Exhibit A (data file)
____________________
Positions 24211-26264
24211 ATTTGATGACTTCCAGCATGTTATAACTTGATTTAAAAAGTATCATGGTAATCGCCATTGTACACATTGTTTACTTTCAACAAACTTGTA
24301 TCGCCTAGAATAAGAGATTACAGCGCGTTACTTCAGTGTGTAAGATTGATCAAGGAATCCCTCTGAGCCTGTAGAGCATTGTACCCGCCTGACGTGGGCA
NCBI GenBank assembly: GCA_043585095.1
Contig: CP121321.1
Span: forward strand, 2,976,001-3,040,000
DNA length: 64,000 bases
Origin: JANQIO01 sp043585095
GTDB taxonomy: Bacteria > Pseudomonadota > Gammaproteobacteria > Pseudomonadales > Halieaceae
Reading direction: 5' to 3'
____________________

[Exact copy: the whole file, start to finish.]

Positions 24211-26264
24211 ATTTGATGACTTCCAGCATGTTATAACTTGATTTAAAAAGTATCATGGTAATCGCCATTGTACACATTGTTTACTTTCAACAAACTTGTA
24301 TCGCCTAGAATAAGAGATTACAGCGCGTTACTTCAGTGTGTAAGATTGATCAAGGAATCCCTCTGAGCCTGTAGAGCATTGTACCCGCCTGACGTGGGCA
NCBI GenBank assembly: GCA_043585095.1
Contig: CP121321.1
Span: forward strand, 2,976,001-3,040,000
DNA length: 64,000 bases
Origin: JANQIO01 sp043585095
GTDB taxonomy: Bacteria > Pseudomonadota > Gammaproteobacteria > Pseudomonadales > Halieaceae
Reading direction: 5' to 3'